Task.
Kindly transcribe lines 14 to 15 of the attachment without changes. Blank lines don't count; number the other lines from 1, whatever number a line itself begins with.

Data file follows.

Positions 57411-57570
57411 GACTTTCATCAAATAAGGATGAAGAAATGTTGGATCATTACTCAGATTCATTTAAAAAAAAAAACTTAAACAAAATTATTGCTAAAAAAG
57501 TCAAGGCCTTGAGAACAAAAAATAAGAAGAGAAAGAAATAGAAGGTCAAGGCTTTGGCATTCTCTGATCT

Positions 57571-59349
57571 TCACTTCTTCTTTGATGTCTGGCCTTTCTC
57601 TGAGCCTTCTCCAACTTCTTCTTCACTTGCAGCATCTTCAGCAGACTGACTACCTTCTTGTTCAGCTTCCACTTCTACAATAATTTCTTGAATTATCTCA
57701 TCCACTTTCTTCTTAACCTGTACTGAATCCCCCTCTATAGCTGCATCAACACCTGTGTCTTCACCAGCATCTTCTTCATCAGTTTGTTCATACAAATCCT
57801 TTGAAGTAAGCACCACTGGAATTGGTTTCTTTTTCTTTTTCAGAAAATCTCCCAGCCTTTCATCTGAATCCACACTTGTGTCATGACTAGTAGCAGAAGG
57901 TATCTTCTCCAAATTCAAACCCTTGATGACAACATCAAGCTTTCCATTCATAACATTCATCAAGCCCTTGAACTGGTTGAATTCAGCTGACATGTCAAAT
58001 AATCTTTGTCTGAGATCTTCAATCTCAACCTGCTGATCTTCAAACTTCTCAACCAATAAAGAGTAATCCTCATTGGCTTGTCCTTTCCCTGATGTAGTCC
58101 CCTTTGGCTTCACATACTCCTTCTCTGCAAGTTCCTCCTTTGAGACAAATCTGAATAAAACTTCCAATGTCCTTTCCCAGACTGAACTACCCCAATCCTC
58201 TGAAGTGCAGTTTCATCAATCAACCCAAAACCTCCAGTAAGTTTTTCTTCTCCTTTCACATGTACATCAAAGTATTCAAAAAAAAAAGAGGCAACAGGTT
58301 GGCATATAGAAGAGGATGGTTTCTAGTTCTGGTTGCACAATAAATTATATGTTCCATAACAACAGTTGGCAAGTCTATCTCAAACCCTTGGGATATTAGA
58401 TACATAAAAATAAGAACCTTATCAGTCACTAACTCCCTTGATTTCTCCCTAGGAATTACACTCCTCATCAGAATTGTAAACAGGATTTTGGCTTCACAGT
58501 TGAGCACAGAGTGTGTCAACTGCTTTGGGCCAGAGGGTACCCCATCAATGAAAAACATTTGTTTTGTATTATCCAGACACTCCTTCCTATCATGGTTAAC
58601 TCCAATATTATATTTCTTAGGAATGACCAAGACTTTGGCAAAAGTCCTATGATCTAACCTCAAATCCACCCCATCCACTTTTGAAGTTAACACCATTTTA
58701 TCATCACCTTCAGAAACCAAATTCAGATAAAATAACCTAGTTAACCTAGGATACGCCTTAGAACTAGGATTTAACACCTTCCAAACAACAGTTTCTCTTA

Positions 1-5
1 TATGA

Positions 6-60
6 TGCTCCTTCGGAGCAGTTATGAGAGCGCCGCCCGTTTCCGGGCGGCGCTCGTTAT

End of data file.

58401 TACATAAAAATAAGAACCTTATCAGTCACTAACTCCCTTGATTTCTCCCTAGGAATTACACTCCTCATCAGAATTGTAAACAGGATTTTGGCTTCACAGT
58501 TGAGCACAGAGTGTGTCAACTGCTTTGGGCCAGAGGGTACCCCATCAATGAAAAACATTTGTTTTGTATTATCCAGACACTCCTTCCTATCATGGTTAAC